And OldOllie, it pretty much is just you. My favorite teachers were always male teachers. Female teachers irritated the hell out of me, and still do. There's just that something about them.

Gerry1of1
Male, 50-59, Western US
 33910 Posts
Wednesday, February 27, 2013 7:15:28 PM

@ Ollie -
is it just me

It's just you.

OldOllie
Male, 60-69, Midwest US
 13902 Posts
Wednesday, February 27, 2013 7:13:32 PM
Reason #477 to abolish government schools.

Also, is it just me, or is it a little creepy for men to be teaching primary grades?

CoyoteKing
Male, 18-29, Southern US
 2994 Posts
Wednesday, February 27, 2013 6:46:01 PM
@Gerry - your right, its not just the parents. another big part is the standardized tests that children learn to take rather than learn real material. but the schools push these tests because they determine rank and fund and stuff like that. a damn shame what it has become.

Gerry1of1
Male, 50-59, Western US
 33910 Posts
Wednesday, February 27, 2013 6:29:30 PM

So...who's TommyJohny15 or is that just some spam bot trying to get people to reply by email?

Never know...I'm not replying of course, interweb being what it is.

But if you're real, let me know.

Gerry1of1
Male, 50-59, Western US
 33910 Posts
Wednesday, February 27, 2013 6:17:08 PM

@ CoyoteKing - I agree. The parents are not wholely the problem, but they are certainly a big part of it. They tie the schools hands and then blame them for not doing more.

CoyoteKing
Male, 18-29, Southern US
 2994 Posts
Wednesday, February 27, 2013 5:30:00 PM
"The tried & true disciplines work in Japan as well (as China)"

teachers there are allowed to discipline the children and steer them in the right direction. that is not allowed these days in america. this sums it up fairly well:



CoyoteKing
Male, 18-29, Southern US
 2994 Posts
Wednesday, February 27, 2013 5:26:41 PM
@Gerry his resignation would take A LOT longer if he did mention all those you asked for. but i bet if you found a way to contact him that he knows all the answers you seek immediately

Gerry1of1
Male, 50-59, Western US
 33910 Posts
Wednesday, February 27, 2013 5:00:51 PM

Really guys. He made some accusations but did he give you a single fact?
An REAL policy that prevents him from doing .... what? He never said. Just that he couldn't teach outside the approved methods. What were those?.... he never said.

And yet everyone's on this guys side. I want more info before I join Team-Teacher

elkingo
Male, 30-39, Eastern US
 3348 Posts
Wednesday, February 27, 2013 3:36:14 PM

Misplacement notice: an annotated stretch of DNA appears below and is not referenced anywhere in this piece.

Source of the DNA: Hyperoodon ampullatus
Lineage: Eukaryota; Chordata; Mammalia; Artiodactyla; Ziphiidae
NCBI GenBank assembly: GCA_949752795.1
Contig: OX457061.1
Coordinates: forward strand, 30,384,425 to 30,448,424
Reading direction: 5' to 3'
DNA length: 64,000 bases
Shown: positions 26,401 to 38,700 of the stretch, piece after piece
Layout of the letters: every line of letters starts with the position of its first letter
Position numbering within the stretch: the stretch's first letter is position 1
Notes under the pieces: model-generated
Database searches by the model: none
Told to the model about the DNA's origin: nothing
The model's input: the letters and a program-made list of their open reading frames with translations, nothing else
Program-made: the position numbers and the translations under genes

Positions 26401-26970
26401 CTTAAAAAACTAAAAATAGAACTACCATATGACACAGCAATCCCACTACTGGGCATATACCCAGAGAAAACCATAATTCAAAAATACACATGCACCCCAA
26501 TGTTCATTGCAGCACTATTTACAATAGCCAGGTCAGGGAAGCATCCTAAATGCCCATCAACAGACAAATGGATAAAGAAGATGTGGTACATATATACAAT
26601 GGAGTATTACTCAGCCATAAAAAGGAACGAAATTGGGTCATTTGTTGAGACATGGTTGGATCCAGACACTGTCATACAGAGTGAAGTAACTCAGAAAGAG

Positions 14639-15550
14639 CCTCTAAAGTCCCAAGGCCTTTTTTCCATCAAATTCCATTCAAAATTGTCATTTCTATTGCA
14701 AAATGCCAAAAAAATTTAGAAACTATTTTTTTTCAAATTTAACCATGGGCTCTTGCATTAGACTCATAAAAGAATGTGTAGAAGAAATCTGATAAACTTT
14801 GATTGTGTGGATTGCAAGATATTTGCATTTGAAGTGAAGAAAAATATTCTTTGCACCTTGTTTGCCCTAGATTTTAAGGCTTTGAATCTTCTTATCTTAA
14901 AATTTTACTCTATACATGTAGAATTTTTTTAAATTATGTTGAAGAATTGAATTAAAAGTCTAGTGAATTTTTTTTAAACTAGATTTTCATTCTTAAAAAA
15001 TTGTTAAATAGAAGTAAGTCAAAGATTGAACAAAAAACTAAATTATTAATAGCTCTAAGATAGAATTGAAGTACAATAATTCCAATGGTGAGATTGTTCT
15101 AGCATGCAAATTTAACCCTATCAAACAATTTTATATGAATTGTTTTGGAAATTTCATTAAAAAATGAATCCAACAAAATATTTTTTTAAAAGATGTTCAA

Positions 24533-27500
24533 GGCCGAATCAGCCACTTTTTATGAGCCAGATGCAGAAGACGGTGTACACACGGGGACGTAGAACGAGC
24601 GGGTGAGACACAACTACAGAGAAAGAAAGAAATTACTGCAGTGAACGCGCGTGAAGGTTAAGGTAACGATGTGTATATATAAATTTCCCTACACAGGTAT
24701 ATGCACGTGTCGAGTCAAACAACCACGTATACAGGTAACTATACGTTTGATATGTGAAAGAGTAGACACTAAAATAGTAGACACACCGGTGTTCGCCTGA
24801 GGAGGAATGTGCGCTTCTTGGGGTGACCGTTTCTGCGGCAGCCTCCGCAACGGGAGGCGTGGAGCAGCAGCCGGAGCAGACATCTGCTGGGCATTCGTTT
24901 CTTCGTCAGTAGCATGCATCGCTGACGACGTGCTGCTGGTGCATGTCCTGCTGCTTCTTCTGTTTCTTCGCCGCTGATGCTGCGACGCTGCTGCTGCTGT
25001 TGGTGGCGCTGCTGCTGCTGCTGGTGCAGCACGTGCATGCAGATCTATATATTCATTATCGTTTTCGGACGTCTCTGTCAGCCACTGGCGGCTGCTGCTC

"Why are they feeding them breakfast? Do the parents to ANYTHING anymore?

"By lunchtime students become starved for social contact" so what! Just cause they wanna play doesn't mean they get to. Try instilling some discipline. School is not for texting, it's for learning how to read. Lunch is for social contact.

Recess as a Bargaining Chip: Life Lesson, if you don't behave you don't get the perks.

He whined he couldn't be creative. So why can't he be creative during the lessons? What's stopping him? Yes there is an accepted curriculum... every job on the planet has an approved working method. Only 4 or 5 kids could "hold it together"... something wrong with your teaching method dude, if all the kids fail it's probably your fault.

We're better off without this loser."

Gerry -- keep believing that. I need the job security. (I work as an in-school child and family therapist, and my case load just keeps on growing.)

Gerry1of1
Male, 50-59, Western US
 33910 Posts
Wednesday, February 27, 2013 3:02:15 PM

" all that stuff works in China"

Good point! The tried & true disciplines work in Japan as well and they have some very bright people. Very disturbed people sexually, but still quite inventive.

As for their high suicide rate, please show me a causal link between that and their education system otherwise it's not relevant. <--Asian frownie face HA!

dm2754
Male, 40-49, Western US
 3122 Posts
Wednesday, February 27, 2013 1:40:24 PM
what all that stuff works in China.

"China has one of the highest suicide rates in the world"

never mind

CrakrJak
Male, 40-49, Midwest US
 16953 Posts
Wednesday, February 27, 2013 1:32:27 PM
patchgrabber: My idea is that kids could be tested, without it feeling like a test, done gradually, as they learn using computers/ipads/laptops. Why take a whole huge test all at once and create a lot of test anxiety, when it's possible to do the same thing, several questions at a time, throughout the year using computers?

Doesn't that seem more logical and practical too?